Decision To Send Cluster Munitions To Ukraine Draws Pushback

Decision To Send Cluster Munitions To Ukraine Draws Controversy

( – The United States has committed to supporting Ukraine’s ongoing battle with Russia. Over the past two years, the Biden Administration has sent approximately $22 billion to the war-torn country through presidential drawdowns. The nation is unlikely to stop the aid anytime soon, especially since Russia is still aggressively attacking. However, the latest approval has drawn considerable controversy, particularly from President Joe Biden’s own party.

The Latest Approval

In past aid packages, the US has sent armored vehicles, missiles, ammunition, anti-armor systems, and air defenses, to name a few. So far, the administration has resisted calls to send over F-16s directly, though there have been discussions about a third-party transfer.

Yet, the most recent approval allows for the delivery of cluster bombs, a controversial move. The munitions open mid-air and release several smaller bomblets, allowing attackers to cover more ground with fewer munitions. However, the bomblets present a number of concerns. In the past, this type of munition tended to have a high dud rate, meaning not all the bomblets exploded when they landed, which left potential landmines for decades. Another issue is that they pose a serious threat to regular citizens. Further, research from Human Rights Watch pointed to cluster bombs causing a number of civilian deaths in Ukraine in 2022. The US hasn’t employed cluster munitions in its engagements since 2009 or exported them since 2015.

Pushback From Progressives

On July 7, 19 House Progressives, led by Rep. Pramila Jayapal (D-WA), signed a letter opposing Biden’s approval to send the weapons overseas. The correspondence noted that “cluster munitions have been banned by nearly 125 countries […] because of the indiscriminate harm they cause, including mass civilian injury and death.”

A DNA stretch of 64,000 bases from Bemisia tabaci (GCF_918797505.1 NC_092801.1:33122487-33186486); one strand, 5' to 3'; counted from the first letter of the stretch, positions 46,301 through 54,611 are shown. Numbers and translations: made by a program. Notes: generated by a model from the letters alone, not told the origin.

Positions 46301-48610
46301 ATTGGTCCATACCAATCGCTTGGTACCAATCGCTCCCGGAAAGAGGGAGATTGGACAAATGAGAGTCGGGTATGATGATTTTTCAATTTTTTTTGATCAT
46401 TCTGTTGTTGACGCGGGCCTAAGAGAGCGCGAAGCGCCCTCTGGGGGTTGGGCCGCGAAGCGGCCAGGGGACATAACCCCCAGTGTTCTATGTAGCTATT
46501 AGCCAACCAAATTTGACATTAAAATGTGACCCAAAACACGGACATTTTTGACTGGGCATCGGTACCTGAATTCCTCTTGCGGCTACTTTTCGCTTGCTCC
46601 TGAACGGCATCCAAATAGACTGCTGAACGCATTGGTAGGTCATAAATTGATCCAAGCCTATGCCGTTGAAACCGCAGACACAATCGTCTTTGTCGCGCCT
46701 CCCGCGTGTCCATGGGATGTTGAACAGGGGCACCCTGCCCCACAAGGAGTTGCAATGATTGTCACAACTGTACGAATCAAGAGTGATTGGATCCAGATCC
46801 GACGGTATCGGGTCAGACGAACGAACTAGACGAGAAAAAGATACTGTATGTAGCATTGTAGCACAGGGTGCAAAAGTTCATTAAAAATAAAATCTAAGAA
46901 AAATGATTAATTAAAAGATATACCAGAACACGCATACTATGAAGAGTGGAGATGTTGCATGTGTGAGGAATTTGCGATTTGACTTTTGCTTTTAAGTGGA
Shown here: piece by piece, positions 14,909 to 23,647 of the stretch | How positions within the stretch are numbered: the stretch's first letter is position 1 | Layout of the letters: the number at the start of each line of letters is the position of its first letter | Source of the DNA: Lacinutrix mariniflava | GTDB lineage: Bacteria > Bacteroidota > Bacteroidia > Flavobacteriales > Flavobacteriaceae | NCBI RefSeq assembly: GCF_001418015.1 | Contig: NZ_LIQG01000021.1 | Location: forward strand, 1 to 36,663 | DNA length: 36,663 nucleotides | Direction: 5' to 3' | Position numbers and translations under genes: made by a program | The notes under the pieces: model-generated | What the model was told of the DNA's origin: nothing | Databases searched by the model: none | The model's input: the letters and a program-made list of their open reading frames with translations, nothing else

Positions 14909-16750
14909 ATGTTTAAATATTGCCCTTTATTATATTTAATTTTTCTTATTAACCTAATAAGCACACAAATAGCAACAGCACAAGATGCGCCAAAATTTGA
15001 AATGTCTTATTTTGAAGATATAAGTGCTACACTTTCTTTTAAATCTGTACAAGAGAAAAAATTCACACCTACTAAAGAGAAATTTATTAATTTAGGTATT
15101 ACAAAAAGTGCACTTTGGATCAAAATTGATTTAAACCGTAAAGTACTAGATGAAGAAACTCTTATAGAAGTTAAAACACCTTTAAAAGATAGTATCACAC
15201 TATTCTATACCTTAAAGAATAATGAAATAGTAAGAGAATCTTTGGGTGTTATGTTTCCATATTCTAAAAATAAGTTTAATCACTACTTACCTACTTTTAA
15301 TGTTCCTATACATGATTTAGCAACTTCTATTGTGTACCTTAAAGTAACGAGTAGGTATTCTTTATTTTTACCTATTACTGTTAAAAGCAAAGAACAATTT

The lawmakers cited several sources pointing to the questionable use of the weapons and noted that despite their support of providing Ukraine with the necessary aid, they don’t believe it’s necessary to “undermine the United States’ leadership in advocating for human rights around the world.”

Progressives weren’t the only ones unhappy about Biden’s decision, however. Former President Donald Trump issued a statement through his campaign denouncing the move, saying Biden shouldn’t be “dragging” the US toward “World War III” by sending cluster munitions and encouraging the war to continue. He also argued that the weapons would have long-term consequences for innocent people.

While more than 100 countries ban the weapons, Russia and Ukraine are not among the treaty’s signatories. When asked about the decision to send the cluster bombs, Biden said he found the decision difficult, but he ultimately relied on the Defense Department’s guidance. National Security Advisor Jake Sullivan also noted that the President made the decision after considerable study based on the fact that Ukraine is running out of ammunition and that the dud rate on the approved munitions has proven lower, so they would pose a lesser risk.

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